A college student simply bodyboarding and enjoying morning waves Friday was attacked off the coast of California by what a friend described as an 18-foot shark, receiving a bite wound to his leg that would prove fatal. The Associated Press reported that the shark attack lasted mere seconds. Although he would be retrieved from the water, and despite efforts of his friend, 19-year-old Lucas Ransom would succumb to his wound — his missing left leg.
University of California – Santa Barbara Student Lucas Ransom was only two feet away from his friend, Matthew Garcia, when he suddenly was pulled under the waves. Garcia said Ransom yelled, “Help me, dude!” because he understood what was happening.
“It was really fast,” Garcia said. “You just saw a red wave and this water is blue – as blue as it could ever be – and it was just red, the whole wave.”
Garcia, 20, who was best friends with Lucas Ransom since they played together on water polo and swim teams at Perris High School in Riverside County, said, “There was no sign, there was nothing. It was all very fast, very stealth.”
Garcia said he tried to find Ransom as the waves kept crashing around him but could see nothing. He began swimming to shore to get help and turned for another look and saw Ransom’s bodyboard bobbing in the water. He gathered his unresponsive friend and headed to shore.
“He was just floating in the water,” Garcia told the Associated Press. “I flipped him over on his back and underhooked his arms. I was pressing on his chest and doing rescue breathing in the water. He was just kind of lifeless, just dead weight.”
It was the two students’ first visit to Surf Beach in Santa Barbara. They planned to ride the waves until 11:00 a.m., then head to class.
Santa Barbara County Sheriff’s Sgt. Jason Grossini said at a Friday press conference that Ransom had suffered a massive leg wound and had been pronounced dead at the scene by Vandenberg AFB fire department personnel. Authorities have as yet been unable to find the missing limb. They were, however, able to retrieve the body board Ransom had been using. A large chunk had been bitten out of it.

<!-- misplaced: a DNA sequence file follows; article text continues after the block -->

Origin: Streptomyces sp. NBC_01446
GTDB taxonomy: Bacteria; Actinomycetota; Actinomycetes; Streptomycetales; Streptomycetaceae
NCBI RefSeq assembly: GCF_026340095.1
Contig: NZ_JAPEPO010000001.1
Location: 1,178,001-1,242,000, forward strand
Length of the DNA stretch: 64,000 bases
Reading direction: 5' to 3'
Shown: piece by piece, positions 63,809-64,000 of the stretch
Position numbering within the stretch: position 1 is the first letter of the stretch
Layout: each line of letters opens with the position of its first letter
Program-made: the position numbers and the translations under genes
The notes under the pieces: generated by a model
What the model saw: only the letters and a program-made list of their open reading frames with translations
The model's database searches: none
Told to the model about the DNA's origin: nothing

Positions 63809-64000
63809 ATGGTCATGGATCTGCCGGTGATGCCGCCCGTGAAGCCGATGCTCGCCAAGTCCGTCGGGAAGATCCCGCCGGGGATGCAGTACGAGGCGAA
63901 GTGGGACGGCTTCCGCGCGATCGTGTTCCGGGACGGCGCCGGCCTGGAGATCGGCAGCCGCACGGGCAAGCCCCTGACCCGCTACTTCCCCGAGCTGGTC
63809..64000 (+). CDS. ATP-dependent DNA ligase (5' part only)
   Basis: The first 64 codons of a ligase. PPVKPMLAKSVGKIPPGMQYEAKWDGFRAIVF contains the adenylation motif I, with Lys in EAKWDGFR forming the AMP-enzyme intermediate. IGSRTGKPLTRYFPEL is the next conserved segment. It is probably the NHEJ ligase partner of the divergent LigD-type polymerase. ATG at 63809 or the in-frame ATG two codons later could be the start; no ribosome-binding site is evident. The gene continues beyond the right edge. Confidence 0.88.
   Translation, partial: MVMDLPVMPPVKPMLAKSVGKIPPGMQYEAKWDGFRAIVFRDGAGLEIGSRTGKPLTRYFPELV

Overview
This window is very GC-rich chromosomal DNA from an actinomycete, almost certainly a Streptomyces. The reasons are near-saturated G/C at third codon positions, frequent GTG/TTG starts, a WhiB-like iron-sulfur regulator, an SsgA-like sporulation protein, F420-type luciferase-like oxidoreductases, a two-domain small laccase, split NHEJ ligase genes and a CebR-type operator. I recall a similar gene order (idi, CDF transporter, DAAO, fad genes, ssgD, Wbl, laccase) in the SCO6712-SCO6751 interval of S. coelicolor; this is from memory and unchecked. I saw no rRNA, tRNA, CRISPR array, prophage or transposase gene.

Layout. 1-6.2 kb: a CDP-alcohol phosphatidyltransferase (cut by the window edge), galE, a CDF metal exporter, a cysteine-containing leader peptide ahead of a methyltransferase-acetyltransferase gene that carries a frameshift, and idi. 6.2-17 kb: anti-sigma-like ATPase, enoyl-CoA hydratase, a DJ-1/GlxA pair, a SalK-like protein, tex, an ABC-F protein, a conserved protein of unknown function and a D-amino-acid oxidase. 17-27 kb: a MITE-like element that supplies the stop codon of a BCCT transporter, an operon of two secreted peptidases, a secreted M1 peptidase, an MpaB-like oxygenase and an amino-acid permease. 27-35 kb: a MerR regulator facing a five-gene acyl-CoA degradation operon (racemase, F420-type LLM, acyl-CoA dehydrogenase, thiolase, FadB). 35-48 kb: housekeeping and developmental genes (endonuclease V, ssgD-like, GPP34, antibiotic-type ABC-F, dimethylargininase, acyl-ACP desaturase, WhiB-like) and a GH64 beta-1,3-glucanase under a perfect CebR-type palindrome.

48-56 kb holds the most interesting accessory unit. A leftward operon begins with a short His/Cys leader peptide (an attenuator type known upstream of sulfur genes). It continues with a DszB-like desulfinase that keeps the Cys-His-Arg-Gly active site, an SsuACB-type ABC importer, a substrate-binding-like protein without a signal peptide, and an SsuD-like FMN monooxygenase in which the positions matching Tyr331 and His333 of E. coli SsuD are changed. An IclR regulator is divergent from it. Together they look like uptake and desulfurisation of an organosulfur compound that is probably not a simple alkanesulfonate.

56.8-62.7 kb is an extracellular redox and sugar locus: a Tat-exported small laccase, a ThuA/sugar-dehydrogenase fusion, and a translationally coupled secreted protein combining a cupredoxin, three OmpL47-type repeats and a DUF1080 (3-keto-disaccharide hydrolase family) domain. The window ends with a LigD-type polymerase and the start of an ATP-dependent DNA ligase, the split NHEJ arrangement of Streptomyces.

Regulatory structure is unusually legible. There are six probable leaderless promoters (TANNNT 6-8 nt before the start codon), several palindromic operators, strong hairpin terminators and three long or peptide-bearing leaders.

There have been several warnings issued this year by authorities after shark sightings along the California coast. The attack was the first since 2008 when a shark reportedly bit a surfer’s board. The surfer, however, was unharmed. The last person to die from a shark attack in California was 66-year-old triathlete David Martin and occurred earlier that same year.
According to the International Shark Attack File compiled by the University of Florida’s Florida Museum of Natural History, there have been eight fatal shark attacks off the California coast since 1926 (from a total of 94 attacks).
Statistics also indicate that surfers/windsurfers make up nearly 57 percent (from a 2008 summary) of all shark attack victims. Attacks on swimmers are rarer, making up almost 36 percent.
Federal and state Fish and Game officials have yet to report on what type of shark the attacker might have been.
Witnesses on shore corroborated Garcia’s account, noting that the shark breached and appeared to be from 14-18 feet in length.
Associated Press via HuffingtonPost.com